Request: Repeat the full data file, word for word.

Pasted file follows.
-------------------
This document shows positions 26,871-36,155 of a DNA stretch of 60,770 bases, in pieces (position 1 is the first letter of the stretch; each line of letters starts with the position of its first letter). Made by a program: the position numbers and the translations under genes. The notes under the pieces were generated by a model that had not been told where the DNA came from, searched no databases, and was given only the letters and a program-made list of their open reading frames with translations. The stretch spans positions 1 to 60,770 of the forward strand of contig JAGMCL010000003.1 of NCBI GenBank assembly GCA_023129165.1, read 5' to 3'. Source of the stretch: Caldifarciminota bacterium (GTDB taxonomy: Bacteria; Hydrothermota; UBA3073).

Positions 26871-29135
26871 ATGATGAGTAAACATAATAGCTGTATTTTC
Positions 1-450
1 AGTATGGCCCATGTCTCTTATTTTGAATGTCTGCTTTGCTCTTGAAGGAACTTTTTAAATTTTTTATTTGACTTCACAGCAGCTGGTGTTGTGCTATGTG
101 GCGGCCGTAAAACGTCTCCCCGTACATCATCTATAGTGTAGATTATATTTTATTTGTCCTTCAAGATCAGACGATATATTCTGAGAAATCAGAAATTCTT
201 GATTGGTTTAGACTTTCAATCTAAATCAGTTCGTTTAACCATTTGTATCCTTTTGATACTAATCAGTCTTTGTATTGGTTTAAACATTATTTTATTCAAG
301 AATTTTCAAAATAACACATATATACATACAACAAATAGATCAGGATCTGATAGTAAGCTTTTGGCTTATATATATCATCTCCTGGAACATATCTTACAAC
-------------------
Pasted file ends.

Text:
This document shows positions 26,871-36,155 of a DNA stretch of 60,770 bases, in pieces (position 1 is the first letter of the stretch; each line of letters starts with the position of its first letter). Made by a program: the position numbers and the translations under genes. The notes under the pieces were generated by a model that had not been told where the DNA came from, searched no databases, and was given only the letters and a program-made list of their open reading frames with translations. The stretch spans positions 1 to 60,770 of the forward strand of contig JAGMCL010000003.1 of NCBI GenBank assembly GCA_023129165.1, read 5' to 3'. Source of the stretch: Caldifarciminota bacterium (GTDB taxonomy: Bacteria; Hydrothermota; UBA3073).

Positions 26871-29135
26871 ATGATGAGTAAACATAATAGCTGTATTTTC
Positions 1-450
1 AGTATGGCCCATGTCTCTTATTTTGAATGTCTGCTTTGCTCTTGAAGGAACTTTTTAAATTTTTTATTTGACTTCACAGCAGCTGGTGTTGTGCTATGTG
101 GCGGCCGTAAAACGTCTCCCCGTACATCATCTATAGTGTAGATTATATTTTATTTGTCCTTCAAGATCAGACGATATATTCTGAGAAATCAGAAATTCTT
201 GATTGGTTTAGACTTTCAATCTAAATCAGTTCGTTTAACCATTTGTATCCTTTTGATACTAATCAGTCTTTGTATTGGTTTAAACATTATTTTATTCAAG
301 AATTTTCAAAATAACACATATATACATACAACAAATAGATCAGGATCTGATAGTAAGCTTTTGGCTTATATATATCATCTCCTGGAACATATCTTACAAC